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OPINION: Gov. Ducey's budget plan leaves UA with few options

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Gage Skidmore/Wikimedia Commons | The Daily Wildcat Governor Doug Ducey speaking at the 2016 Arizona CEO Summit hosted by Greater Phoenix Leadership at the Phoenix Marriott Tempe at the Buttes in Tempe, Arizona.

In January, Gov. Doug Ducey released his 2019 budget, with proposed funding for higher education maintained, not dropped.

The best part of his proposal is the $8 million given to each state university with zero strings attached. This money is incredibly useful for the schools as they will be able to maintain a standard of student life without having to drastically increase tuition, right?

While this $8 million seems wonderful, it is actually a decrease in what the universities were given this year. For 2018, the state universities were allotted $15 million to spend however they like. 

It is likely tuition will increase for students at Arizona universities. The University of Arizona is trying to admit more students to keep tuition costs down, but that isn’t a long-term solution. There are already not enough class times and not enough classrooms.

The UA cannot realistically sustain thousands more freshmen each year without hiring new staff and potentially expanding the campus. New staff and buildings require funding, which there isn’t enough of. 

Higher admissions ratings will also lower the exclusivity of the UA. While the UA is a large-state university, it is a respectable school with thousands of graduates going on and getting high paying and important jobs right after graduation.

          RELATED: Gov. Ducey proposes budget, implements $1 billion funding plan

Lowering admission standards will cause the reputation of the school to decrease drastically. Because the UA already has a nationwide reputation as a “party school,” lowering admission requirements would only hurt the school’s national reputation even more.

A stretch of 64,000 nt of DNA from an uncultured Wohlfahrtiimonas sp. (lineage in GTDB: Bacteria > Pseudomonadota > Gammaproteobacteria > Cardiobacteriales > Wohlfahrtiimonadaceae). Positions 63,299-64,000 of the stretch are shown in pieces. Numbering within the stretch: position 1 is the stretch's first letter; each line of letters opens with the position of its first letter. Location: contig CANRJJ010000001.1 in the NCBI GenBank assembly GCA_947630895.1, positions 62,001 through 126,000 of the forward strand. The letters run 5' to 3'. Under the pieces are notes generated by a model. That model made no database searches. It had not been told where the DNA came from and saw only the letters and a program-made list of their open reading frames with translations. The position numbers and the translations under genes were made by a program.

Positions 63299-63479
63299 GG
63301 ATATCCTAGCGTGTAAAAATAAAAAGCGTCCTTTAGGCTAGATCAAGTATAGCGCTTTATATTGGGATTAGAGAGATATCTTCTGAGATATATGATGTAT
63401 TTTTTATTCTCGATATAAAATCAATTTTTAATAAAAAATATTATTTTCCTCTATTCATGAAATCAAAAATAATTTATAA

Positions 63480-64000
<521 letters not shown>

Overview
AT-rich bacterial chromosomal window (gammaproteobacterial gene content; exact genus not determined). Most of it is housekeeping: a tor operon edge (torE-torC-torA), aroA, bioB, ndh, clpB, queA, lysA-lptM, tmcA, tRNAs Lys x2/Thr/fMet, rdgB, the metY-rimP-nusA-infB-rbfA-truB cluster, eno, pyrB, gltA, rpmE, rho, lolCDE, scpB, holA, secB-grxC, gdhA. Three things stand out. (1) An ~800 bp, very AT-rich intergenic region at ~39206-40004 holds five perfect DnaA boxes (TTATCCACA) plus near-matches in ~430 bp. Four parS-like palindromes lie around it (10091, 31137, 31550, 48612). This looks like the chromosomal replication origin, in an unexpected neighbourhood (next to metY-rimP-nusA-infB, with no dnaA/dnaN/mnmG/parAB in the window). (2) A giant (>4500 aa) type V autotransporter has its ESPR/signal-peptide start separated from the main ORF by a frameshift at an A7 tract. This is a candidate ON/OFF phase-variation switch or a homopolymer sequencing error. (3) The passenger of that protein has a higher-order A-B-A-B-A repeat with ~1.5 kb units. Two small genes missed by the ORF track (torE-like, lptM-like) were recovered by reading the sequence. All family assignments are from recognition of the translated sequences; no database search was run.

The university is faced with lowering the standards of the school and potentially hurting its national reputation to increase students or, instead, increasing tuition and potentially losing students who can’t afford the increased tuition.

The budget is also potentially harmful to K-12 schools Arizona. K-12 public and charter schools have been struggling with funding for years, and this new budget proposal won’t help them.

Here in Tucson, some elementary schools have over-the-top and unnecessary technology, such as SMART Boards in kindergarten classrooms, but lack useful school supplies. This includes whiteboards with dotted lines on them that help kids learn how to write letters.

A large number of the students enrolled in Arizona's universities will come from these same schools; will they be prepared if their primary education funding continues to languish?

If the funding for those schools and our universities decreases, not only will Arizona’s education reputation get worse nationally, but the children growing up here and the students coming from across the country to attend college here will be wasting their money and their time and not getting the education they are paying for or that they deserve.


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